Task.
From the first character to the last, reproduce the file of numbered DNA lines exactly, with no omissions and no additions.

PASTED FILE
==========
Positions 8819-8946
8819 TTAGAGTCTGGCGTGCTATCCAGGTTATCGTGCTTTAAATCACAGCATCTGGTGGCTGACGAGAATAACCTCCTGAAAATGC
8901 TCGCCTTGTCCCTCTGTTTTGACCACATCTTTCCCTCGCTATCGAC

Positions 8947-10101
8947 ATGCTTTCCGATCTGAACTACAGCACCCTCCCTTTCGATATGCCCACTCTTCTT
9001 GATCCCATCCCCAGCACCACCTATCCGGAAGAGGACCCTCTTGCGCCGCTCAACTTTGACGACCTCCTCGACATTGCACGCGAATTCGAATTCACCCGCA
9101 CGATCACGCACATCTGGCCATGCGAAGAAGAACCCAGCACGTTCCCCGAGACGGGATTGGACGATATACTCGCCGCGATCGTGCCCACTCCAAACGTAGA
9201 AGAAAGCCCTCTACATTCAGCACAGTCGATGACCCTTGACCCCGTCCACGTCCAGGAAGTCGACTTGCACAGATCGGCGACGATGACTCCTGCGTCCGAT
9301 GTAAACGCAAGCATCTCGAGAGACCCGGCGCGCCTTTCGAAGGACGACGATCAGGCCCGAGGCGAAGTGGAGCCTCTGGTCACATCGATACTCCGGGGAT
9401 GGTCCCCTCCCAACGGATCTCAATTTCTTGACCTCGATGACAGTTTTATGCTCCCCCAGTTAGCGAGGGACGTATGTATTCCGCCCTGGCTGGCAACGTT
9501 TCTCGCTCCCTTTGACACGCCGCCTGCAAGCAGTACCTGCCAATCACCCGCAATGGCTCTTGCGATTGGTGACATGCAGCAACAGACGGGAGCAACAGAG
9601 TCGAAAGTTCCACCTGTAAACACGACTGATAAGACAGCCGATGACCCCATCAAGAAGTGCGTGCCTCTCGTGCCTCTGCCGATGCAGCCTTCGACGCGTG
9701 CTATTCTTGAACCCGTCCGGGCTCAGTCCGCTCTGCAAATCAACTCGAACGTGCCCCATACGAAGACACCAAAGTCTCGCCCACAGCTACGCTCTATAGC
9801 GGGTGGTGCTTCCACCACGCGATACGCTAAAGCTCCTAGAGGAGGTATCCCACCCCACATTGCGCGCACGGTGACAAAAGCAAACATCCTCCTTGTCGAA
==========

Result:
Positions 8819-8946
8819 TTAGAGTCTGGCGTGCTATCCAGGTTATCGTGCTTTAAATCACAGCATCTGGTGGCTGACGAGAATAACCTCCTGAAAATGC
8901 TCGCCTTGTCCCTCTGTTTTGACCACATCTTTCCCTCGCTATCGAC

Positions 8947-10101
8947 ATGCTTTCCGATCTGAACTACAGCACCCTCCCTTTCGATATGCCCACTCTTCTT
9001 GATCCCATCCCCAGCACCACCTATCCGGAAGAGGACCCTCTTGCGCCGCTCAACTTTGACGACCTCCTCGACATTGCACGCGAATTCGAATTCACCCGCA
9101 CGATCACGCACATCTGGCCATGCGAAGAAGAACCCAGCACGTTCCCCGAGACGGGATTGGACGATATACTCGCCGCGATCGTGCCCACTCCAAACGTAGA
9201 AGAAAGCCCTCTACATTCAGCACAGTCGATGACCCTTGACCCCGTCCACGTCCAGGAAGTCGACTTGCACAGATCGGCGACGATGACTCCTGCGTCCGAT
9301 GTAAACGCAAGCATCTCGAGAGACCCGGCGCGCCTTTCGAAGGACGACGATCAGGCCCGAGGCGAAGTGGAGCCTCTGGTCACATCGATACTCCGGGGAT
9401 GGTCCCCTCCCAACGGATCTCAATTTCTTGACCTCGATGACAGTTTTATGCTCCCCCAGTTAGCGAGGGACGTATGTATTCCGCCCTGGCTGGCAACGTT
9501 TCTCGCTCCCTTTGACACGCCGCCTGCAAGCAGTACCTGCCAATCACCCGCAATGGCTCTTGCGATTGGTGACATGCAGCAACAGACGGGAGCAACAGAG
9601 TCGAAAGTTCCACCTGTAAACACGACTGATAAGACAGCCGATGACCCCATCAAGAAGTGCGTGCCTCTCGTGCCTCTGCCGATGCAGCCTTCGACGCGTG
9701 CTATTCTTGAACCCGTCCGGGCTCAGTCCGCTCTGCAAATCAACTCGAACGTGCCCCATACGAAGACACCAAAGTCTCGCCCACAGCTACGCTCTATAGC
9801 GGGTGGTGCTTCCACCACGCGATACGCTAAAGCTCCTAGAGGAGGTATCCCACCCCACATTGCGCGCACGGTGACAAAAGCAAACATCCTCCTTGTCGAA